Support Save Act in United States Congress to generate jobs in the Philippines

Vice President Jejomar C. Binay has called on the Filipino-American communities to campaign actively for the passage of the Save Our Industries Act or Save Act in the US Congress, saying it would generate more jobs and investments in the Philippines. 
According to the Vice President, the Act, if enacted, would allow the duty-free entry of apparel products made in the Philippines using US fabrics and exported to the United States.
"Due to stiff competition from China and the end of the US quota system, employment in the Philippine apparel manufacturing sector dropped from 600,000 jobs in 2003 to about 150,000 today,” Binay told a recent gathering of Filipino-Americans in New York.
Binay informed the gathering that on his last visit to Capitol Hill last February, he was assured by Senate President Pro Tempore Daniel Inouye that the latter would work for the early passage of the Act.
Binay then urged Filipinos and Filipino-Americans to actively campaign for the Act by writing directly to their respective senators and congressmen in order “to increase opportunities for trade and investments, and create jobs for our people in the Philippines.”
Binay also urged the Filipino communities in the US to be part of the national government's effort to transform the country by joining the fight against poverty and corruption.
He then underscored the need for all Filipinos to work as a team, in order to become “a serious nation, a serious people.”
 “After many false starts, we are finally on the way to becoming a serious and strong nation,” he said. “We shall build such a nation ourselves, not by falsifying or fudging our strengths and minimizing our weaknesses, but by looking at ourselves in all candor, and rediscovering the truth about who we are and what we want to be, where we want to go and what we are prepared to do to get there.”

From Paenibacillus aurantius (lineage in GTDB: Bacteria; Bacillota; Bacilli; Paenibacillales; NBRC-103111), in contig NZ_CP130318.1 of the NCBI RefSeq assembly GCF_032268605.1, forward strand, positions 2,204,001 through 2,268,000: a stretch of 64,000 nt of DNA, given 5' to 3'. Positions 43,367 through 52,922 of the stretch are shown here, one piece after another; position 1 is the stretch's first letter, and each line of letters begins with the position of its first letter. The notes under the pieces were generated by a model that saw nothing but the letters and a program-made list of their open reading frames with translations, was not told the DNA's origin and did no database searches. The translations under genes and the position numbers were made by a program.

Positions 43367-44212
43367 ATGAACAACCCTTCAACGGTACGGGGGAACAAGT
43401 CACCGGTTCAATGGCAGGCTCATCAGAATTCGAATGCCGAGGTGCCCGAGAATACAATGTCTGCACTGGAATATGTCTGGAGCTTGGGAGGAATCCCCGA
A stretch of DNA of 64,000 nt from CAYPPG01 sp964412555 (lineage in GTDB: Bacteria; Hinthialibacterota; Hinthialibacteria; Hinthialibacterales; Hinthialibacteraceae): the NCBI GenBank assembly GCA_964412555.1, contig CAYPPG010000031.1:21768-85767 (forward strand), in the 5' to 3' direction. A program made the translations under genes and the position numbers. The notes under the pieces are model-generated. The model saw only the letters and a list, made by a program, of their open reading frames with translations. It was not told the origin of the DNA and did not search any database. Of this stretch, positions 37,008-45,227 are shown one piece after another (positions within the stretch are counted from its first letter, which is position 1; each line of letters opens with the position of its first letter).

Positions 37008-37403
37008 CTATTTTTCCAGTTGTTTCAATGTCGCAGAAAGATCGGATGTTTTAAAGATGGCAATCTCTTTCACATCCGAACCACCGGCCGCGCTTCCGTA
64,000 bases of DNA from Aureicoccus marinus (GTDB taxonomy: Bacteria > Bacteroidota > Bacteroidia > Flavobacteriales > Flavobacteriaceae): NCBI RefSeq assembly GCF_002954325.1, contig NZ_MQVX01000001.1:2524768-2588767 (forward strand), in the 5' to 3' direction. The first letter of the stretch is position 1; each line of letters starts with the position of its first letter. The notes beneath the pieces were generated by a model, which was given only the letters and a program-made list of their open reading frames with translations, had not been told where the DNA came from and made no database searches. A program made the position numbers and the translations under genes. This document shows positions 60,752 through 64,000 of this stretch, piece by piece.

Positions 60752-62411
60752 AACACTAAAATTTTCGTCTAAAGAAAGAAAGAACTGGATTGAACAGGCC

Binay paid tribute to the heroism of the OFWs, but called on them to manifest even greater heroism by uniting for the common good of all Filipinos.
“It is easy and fashionable enough to say we should be ready to die for our freedom,” he said. “But where there is no prospect or opportunity for martyrdom, and our gravest problem is our inability to come together on virtually anything, I would on my bended knees beg each of our countrymen to give unity, justice and fortitude a chance.” 
Binay thanked the US government for “sheltering the Filipinos in America and their dreams.”  But he urged the Filipinos “to dream their best dreams for their beloved Philippines.”
In between his meetings with Filipino-American communities, Binay, who chairs the Housing and Urban Development Coordinating Council (HUDCC), attended a short course in international housing finance at Wharton School, University of Pennsylvania.
He was joined by top executives of the various housing agencies actively working with Binay to fulfill the mandate of providing some 3.6 million homes to needy Filipinos in the next ten years.